# Boolean Expressions and Digital Circuits

This is a continuation of the post Simplifying Boolean Expressions. I started this whole exercise after reading the chapter “Systems of Logic” in “The Turing Omnibus” and deciding to fill some gaps in my education. In particular, as a software engineer, I had never designed a digital circuit. I threw together some LISP code and used it to help me design an adder using 27 nand gates for the portion that computes a sum from three inputs. After simplifying the equations I reduced it to 12 gates.

Lee is a friend and co-worker who “used to design some pretty hairy discreet logic circuits back in the day.” He presented a circuit that used a mere 10 gates for the addition. Our circuits to compute the carry were identical. `(NAND (NAND (NAND (NAND (NAND (NAND X X) Y) (NAND (NAND Y Y) X))    (NAND (NAND (NAND X X) Y) (NAND (NAND Y Y) X))) Z)    (NAND (NAND Z Z) (NAND (NAND (NAND X X) Y) (NAND (NAND Y Y) X))))`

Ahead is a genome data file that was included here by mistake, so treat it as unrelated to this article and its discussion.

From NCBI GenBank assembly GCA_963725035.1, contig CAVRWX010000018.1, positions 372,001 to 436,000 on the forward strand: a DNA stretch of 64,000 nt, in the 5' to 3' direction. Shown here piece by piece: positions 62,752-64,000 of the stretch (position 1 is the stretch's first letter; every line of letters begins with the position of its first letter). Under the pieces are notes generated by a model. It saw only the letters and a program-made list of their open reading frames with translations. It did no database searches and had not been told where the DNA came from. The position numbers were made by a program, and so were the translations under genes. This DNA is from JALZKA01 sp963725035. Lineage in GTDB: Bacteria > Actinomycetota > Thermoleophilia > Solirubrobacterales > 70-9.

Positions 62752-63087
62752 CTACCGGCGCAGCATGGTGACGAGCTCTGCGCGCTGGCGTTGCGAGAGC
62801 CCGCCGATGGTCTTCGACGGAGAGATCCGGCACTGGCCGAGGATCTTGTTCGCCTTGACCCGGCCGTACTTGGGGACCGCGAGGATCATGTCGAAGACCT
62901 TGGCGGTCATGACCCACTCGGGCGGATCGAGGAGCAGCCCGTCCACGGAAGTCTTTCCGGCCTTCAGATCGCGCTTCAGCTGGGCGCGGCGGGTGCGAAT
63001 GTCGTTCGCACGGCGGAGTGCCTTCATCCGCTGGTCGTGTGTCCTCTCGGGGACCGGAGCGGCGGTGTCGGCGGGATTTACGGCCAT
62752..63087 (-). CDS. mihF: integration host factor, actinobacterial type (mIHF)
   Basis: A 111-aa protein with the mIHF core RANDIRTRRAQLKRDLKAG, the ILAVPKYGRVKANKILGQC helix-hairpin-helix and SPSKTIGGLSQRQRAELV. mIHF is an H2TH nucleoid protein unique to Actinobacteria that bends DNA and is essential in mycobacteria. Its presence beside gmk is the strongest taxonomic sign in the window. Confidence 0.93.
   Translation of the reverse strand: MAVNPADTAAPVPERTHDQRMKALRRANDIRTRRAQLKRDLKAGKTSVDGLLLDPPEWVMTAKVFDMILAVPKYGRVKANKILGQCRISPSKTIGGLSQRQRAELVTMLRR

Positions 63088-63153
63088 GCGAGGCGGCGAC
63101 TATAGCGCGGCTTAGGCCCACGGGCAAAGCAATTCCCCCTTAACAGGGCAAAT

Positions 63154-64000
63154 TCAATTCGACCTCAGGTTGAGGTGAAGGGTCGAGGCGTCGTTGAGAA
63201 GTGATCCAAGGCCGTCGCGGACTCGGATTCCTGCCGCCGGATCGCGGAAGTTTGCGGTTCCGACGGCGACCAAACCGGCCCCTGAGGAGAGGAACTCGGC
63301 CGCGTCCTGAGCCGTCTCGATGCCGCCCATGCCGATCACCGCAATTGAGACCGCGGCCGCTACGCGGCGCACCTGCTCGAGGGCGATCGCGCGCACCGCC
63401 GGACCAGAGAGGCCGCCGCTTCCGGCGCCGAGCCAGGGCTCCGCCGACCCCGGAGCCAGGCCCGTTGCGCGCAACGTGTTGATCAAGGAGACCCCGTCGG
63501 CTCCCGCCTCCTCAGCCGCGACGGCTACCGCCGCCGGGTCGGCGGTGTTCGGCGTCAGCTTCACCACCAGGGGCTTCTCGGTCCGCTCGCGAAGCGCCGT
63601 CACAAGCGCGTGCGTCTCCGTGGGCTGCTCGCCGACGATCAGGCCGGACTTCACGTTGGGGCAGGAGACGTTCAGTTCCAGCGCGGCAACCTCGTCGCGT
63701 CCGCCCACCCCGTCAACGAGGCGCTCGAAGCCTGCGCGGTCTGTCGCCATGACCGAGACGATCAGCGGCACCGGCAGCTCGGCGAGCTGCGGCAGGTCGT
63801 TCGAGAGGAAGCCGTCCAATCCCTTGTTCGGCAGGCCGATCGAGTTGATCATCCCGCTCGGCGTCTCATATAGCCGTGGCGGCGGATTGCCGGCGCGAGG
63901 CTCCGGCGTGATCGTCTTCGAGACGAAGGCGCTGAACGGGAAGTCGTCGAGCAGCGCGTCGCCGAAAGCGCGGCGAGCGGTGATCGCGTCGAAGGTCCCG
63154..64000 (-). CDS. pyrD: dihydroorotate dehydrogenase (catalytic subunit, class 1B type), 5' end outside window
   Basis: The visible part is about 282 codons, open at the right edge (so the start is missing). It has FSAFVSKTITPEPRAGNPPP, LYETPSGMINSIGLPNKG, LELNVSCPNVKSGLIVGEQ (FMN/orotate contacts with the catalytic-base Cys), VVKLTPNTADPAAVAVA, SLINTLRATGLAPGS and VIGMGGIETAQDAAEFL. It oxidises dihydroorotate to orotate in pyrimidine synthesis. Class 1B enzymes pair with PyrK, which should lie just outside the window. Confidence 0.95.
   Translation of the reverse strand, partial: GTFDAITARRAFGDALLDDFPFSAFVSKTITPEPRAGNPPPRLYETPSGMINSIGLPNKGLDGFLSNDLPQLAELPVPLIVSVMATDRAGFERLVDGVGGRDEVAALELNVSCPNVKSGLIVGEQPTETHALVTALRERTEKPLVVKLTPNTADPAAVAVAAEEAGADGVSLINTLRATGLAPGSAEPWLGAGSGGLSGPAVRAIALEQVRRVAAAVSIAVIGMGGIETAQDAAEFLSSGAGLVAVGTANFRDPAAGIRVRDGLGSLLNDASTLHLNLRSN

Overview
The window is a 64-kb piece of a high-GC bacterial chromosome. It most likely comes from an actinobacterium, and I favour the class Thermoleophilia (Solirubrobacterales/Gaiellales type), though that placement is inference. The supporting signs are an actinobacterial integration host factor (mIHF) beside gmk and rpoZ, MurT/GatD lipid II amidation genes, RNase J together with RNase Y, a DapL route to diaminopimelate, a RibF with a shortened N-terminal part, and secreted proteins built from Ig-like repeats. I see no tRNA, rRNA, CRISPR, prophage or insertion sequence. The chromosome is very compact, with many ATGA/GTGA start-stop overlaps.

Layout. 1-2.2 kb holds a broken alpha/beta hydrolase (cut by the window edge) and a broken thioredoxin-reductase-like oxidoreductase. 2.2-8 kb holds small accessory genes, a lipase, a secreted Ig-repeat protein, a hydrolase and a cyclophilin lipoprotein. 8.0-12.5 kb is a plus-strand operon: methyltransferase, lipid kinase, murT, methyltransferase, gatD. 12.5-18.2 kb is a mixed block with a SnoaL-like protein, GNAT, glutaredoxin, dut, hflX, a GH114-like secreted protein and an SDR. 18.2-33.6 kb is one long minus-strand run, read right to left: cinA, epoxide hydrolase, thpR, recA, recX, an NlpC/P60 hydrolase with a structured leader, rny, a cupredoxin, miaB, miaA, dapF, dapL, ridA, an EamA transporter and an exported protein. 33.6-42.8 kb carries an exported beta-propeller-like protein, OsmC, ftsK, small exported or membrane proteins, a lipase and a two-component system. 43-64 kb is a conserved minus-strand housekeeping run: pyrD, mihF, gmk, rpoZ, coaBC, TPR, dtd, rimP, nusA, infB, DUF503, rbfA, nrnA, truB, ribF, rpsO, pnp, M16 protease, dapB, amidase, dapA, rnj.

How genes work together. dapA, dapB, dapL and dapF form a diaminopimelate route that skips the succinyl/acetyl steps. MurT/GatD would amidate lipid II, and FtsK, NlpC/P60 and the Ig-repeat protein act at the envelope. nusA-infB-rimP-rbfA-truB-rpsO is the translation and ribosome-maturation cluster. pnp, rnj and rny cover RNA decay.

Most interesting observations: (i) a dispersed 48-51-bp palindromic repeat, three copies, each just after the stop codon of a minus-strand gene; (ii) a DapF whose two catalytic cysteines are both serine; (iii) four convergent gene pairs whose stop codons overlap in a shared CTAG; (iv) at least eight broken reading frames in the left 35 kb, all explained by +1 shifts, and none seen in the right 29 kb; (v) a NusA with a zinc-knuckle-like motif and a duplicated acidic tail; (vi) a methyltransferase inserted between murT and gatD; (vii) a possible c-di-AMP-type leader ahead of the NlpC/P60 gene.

`(NAND (NAND (NAND (NAND Z Y) (NAND (NAND Y Y) (NAND Z Z))) X)    (NAND (NAND (NAND (NAND X X) Y) (NAND (NAND X X) Z)) (NAND Z Y))) `
`*common-term* = (NAND (NAND (NAND X X) Y) (NAND (NAND Y Y) X))*adder* = (NAND (NAND (NAND *common-term* *common-term*) Z)                (NAND (NAND Z Z) *common-term*))`